Which brings us to “the Siberian dilemma.”  If the ice cracks underneath you, and you plunge into the frigid water of Lake Baikal, you can drown, or you can pull yourself out, and still wet, freeze to death immediately in the cold air.  So, which do you choose?  Fatalistic as Russians can be, the answer is that it’s better to do something, even if that something is equally doomed.



This would seem to define Renko’s character, character in the sense of destiny.  He’s nothing if not a stubborn bastard.  He survives any number of snares laid by the more politically savvy, yet they over-complicate things.  Renko isn’t devious
enough, actually.  He’s easily led, but not so easily led astray.  Somebody more sophisticated would fall victim to a sophisticated device.  Renko staggers across thin ice, but it carries his weight, and a trickster wouldn’t be so lucky.




The interesting thing about Renko is that while he’s by no means innocent in the ways of the world, he has a certain naïve optimism.  He himself would say that if you expect the worst of people, you’ll never be disappointed, but he keeps looking to be surprised by hope.  It’s a terrific internal tension, and it mirrors something in what we imagine to be the Russian national political identity, the reformers vice the careerists and opportunists.  Although the punch line hasn’t been written, we’d all like to imagine ourselves surprised by hope, and it’s not a Russian failing, alone.  Aspiration is a stubborn bastard.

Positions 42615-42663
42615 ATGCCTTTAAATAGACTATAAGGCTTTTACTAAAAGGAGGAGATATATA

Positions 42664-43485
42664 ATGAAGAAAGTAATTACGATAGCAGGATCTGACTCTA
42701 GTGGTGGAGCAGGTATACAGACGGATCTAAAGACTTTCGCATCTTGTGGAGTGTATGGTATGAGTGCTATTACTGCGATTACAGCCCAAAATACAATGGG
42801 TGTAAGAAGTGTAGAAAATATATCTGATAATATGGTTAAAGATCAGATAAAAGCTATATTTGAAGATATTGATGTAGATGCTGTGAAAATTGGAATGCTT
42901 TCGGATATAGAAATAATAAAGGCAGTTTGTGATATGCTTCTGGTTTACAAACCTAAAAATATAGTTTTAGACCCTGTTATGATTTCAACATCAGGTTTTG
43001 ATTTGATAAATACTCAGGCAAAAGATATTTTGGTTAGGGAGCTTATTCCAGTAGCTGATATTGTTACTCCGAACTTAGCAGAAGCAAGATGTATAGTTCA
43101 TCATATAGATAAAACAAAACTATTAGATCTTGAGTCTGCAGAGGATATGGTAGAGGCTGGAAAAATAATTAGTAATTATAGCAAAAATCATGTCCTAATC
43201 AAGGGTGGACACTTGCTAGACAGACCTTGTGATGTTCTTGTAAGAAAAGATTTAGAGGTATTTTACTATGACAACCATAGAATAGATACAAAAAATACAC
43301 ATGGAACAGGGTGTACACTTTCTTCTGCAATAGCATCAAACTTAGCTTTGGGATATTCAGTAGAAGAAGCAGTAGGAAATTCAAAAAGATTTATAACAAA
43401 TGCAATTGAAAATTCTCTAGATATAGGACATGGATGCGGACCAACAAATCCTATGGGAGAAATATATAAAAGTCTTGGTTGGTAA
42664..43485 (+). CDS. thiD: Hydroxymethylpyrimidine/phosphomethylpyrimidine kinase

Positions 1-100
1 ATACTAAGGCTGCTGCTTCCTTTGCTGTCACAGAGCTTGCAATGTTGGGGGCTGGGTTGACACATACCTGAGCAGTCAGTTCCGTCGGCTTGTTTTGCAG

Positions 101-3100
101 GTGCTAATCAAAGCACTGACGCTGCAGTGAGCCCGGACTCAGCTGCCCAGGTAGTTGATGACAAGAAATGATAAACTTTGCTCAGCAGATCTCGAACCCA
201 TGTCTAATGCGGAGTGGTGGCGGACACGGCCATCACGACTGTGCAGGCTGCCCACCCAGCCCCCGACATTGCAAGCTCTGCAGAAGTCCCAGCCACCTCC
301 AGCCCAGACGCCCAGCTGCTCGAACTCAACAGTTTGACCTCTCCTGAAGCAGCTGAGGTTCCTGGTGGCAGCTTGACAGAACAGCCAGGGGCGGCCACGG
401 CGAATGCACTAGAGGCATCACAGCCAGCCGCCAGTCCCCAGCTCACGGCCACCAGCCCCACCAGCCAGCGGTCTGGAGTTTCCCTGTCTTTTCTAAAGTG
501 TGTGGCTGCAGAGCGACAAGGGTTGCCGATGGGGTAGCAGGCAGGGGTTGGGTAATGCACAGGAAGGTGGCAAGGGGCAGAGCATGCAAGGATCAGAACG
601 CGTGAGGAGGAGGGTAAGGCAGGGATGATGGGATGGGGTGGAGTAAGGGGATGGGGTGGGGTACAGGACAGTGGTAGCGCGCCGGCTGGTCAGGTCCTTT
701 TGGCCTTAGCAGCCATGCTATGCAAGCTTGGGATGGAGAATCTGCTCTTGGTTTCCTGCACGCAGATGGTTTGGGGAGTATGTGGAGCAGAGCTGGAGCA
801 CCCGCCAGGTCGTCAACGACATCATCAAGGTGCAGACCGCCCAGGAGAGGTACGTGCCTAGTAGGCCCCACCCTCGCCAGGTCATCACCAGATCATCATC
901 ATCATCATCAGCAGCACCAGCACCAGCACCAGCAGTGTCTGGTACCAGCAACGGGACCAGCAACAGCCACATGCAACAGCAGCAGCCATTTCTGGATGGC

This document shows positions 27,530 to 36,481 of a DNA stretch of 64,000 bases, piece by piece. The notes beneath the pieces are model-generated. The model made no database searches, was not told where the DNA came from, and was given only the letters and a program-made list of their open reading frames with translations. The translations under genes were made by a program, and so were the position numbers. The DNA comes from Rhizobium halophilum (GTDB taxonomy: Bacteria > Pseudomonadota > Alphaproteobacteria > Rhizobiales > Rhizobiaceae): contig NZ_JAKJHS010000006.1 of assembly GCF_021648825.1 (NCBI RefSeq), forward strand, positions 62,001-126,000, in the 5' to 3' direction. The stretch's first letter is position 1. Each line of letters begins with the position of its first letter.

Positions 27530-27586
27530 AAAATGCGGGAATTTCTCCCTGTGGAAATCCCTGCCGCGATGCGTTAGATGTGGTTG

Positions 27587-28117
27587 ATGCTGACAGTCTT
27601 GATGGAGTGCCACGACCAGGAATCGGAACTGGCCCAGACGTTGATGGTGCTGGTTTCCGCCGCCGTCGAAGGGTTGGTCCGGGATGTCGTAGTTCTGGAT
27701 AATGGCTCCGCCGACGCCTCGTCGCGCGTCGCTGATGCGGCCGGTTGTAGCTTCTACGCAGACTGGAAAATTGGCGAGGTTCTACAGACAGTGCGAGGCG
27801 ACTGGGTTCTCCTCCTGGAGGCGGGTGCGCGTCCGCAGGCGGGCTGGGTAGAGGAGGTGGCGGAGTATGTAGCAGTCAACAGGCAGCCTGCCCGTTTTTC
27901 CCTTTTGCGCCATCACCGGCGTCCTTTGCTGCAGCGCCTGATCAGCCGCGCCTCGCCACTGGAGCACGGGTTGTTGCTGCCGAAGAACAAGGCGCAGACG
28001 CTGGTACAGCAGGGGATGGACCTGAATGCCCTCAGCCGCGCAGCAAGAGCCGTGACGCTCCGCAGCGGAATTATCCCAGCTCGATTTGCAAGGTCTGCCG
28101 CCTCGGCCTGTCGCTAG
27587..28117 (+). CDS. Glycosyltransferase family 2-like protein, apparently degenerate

21 September 2021

Three Best


Over the years, SleuthSayers have been well represented in The Best American Mystery Stories, as John M. Floyd pointed out when he reviewed the first “Twenty Years of B.A.M.S.” back in 2016. One-time BAMS Series Editor Otto Penzler has launched a new best-of-year series—The Mysterious Bookshop Presents The Best Mystery Stories of the Year—and SleuthSayers are again well represented, with stories from three members—Janice Law, John, and me—included within the inaugural annual’s pages.